Ayo Wahlberg

Ayo Wahlberg

Head of Department

Member of:

Primary fields of research

Member of the researcher groups "Health and Life Conditions" and "Techne".

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The Making of Quality of Life - More people than ever before are living with disease. Funded by the European Research Council (ERC-2014-STG-639275), the VITAL project (2015-2021) empirically investigated and analysed the making of ‘quality of life’ through five concrete ethnographic studies of: genetic counselling, patient education programmes, clinical trials and patient associations. VITAL studies have focused on how knowledge about living with disease is assembled and mobilised, on the one hand, and how chronic living is negotiated and practiced on the other.

Selected publications:

Selective reproduction - Over the last decades, selective reproductive technologies (SRTs) have come to be routinised throughout the world. Such technologies are used to prevent or promote the birth of certain 'kinds of children' (e.g. a child with a 'serious disease', a healthy child, a boy) through the selective fertilisation of gametes, implantation of embryos or abortion of foetuses. Funded by the Danish Council for Independent Research (grant no. 10–094341), over a 7 year period (2007-2014) I carried out episodic fieldwork at China's (and the world's) largest fertility clinic and sperm bank. Listen to an interview here.

Selected publications:

Traditional and Alternative Medicine (TM/CAM) - My PhD – Modernisation and Its Side Effects – was a comparative examination of the cotemporaneous revivals of traditional herbal medicine in Vietnam and the United Kingdom since the mid-20th century. I show how herbal medicine came to be mobilised in very different ways in the two national contexts, albeit within frameworks of modernisation/colonisation critique. Listen to an interview here.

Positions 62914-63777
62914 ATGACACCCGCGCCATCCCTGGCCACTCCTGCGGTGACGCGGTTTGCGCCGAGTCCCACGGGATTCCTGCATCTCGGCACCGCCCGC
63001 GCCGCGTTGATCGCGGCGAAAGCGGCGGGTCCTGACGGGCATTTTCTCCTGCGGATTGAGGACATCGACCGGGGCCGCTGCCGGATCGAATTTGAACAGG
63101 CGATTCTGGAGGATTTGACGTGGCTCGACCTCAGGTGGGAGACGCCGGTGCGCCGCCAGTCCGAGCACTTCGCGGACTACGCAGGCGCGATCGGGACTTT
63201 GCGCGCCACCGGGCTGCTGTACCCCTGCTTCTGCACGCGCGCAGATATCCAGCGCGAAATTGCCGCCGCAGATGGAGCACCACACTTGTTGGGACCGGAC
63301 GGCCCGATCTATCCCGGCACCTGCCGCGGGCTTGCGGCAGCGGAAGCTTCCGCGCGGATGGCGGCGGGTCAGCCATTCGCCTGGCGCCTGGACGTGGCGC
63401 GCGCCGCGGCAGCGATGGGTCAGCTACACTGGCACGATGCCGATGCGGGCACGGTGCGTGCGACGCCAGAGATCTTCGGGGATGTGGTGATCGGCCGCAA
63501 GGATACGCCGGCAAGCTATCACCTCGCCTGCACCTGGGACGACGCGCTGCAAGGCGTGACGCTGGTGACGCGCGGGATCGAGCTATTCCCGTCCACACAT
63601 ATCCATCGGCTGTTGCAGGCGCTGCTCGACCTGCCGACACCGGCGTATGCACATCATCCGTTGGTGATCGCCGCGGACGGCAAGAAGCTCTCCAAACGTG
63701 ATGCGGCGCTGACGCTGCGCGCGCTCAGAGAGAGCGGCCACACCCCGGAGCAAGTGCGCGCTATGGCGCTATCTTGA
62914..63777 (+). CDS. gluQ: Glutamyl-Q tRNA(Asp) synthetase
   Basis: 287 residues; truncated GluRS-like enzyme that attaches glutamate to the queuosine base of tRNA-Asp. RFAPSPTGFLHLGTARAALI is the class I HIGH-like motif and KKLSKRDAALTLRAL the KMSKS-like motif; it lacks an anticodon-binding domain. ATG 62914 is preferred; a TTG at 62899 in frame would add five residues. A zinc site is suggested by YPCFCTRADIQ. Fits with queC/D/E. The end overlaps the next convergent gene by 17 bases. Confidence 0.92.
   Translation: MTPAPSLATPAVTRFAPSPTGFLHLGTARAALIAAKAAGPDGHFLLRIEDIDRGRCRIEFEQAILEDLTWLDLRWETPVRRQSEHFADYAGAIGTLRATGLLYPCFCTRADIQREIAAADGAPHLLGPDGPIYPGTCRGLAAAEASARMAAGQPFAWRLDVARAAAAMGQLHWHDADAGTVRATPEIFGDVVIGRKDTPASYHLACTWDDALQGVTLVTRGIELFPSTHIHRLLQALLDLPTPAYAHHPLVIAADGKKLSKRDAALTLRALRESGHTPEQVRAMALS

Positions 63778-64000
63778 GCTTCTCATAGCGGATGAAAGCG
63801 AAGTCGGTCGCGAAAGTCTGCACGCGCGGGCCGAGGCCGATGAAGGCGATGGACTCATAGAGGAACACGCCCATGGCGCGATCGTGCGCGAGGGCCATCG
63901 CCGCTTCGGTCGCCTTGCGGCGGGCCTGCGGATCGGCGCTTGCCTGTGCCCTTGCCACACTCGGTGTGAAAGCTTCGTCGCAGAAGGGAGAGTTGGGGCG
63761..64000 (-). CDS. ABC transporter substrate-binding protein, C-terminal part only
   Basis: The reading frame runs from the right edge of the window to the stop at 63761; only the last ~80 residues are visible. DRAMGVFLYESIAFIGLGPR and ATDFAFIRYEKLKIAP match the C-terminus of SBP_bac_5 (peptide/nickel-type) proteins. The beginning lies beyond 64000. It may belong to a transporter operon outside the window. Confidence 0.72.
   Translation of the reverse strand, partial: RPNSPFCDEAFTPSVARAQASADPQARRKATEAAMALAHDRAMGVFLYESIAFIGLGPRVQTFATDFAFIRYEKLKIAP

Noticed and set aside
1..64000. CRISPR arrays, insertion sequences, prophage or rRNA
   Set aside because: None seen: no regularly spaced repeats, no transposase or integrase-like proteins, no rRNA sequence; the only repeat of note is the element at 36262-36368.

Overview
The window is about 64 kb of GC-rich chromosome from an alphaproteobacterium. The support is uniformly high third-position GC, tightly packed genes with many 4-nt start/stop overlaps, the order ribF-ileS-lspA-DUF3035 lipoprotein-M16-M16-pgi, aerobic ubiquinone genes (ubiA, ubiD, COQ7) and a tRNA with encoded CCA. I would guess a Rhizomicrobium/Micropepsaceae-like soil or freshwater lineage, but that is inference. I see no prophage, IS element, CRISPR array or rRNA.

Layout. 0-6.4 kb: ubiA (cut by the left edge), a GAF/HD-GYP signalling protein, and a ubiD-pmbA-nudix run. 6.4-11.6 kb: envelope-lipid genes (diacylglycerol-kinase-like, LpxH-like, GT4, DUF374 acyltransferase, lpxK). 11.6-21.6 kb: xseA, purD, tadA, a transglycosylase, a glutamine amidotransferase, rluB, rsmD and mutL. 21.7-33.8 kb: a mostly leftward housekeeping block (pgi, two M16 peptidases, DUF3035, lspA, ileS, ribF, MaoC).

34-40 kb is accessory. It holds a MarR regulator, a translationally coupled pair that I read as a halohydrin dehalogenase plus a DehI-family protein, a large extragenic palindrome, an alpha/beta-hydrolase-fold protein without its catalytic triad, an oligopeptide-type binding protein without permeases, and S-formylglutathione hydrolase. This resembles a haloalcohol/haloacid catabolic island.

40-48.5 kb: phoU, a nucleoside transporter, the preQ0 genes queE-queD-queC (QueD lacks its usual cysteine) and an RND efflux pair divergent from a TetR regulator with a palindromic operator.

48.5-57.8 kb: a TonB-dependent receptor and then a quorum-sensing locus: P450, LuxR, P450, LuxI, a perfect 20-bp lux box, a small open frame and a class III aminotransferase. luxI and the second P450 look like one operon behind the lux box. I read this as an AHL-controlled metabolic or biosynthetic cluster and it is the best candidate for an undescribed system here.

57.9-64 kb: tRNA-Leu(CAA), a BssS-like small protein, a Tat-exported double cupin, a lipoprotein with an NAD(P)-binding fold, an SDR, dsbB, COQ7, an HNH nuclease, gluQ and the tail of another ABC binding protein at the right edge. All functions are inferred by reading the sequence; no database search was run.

Selected publications:

Current research

In December 2014 I received a Starting Grant from the European Research Council for a five-year project entitled “The Vitality of Disease - Quality of Life in the Making".


My teaching is currently focused on the anthropology of global health, global development and theory of science. I always work to ensure that my own research from Asia and Europe is integrated into my teaching, while at the same time also promoting teaching-based research through class projects and collective problem formulations in the courses I teach.


I currently supervise in the following thematics/areas:

China, Vietnam, United Kingdom, Denmark, medical anthropology, anthropology of science, science and technology studies, traditional medicine, alternative medicine, reproductive technologies, quality of life, life and biological/biomedical research, clinical trials, vitality, ethics of human subjects research, the social study of (bio)medicine

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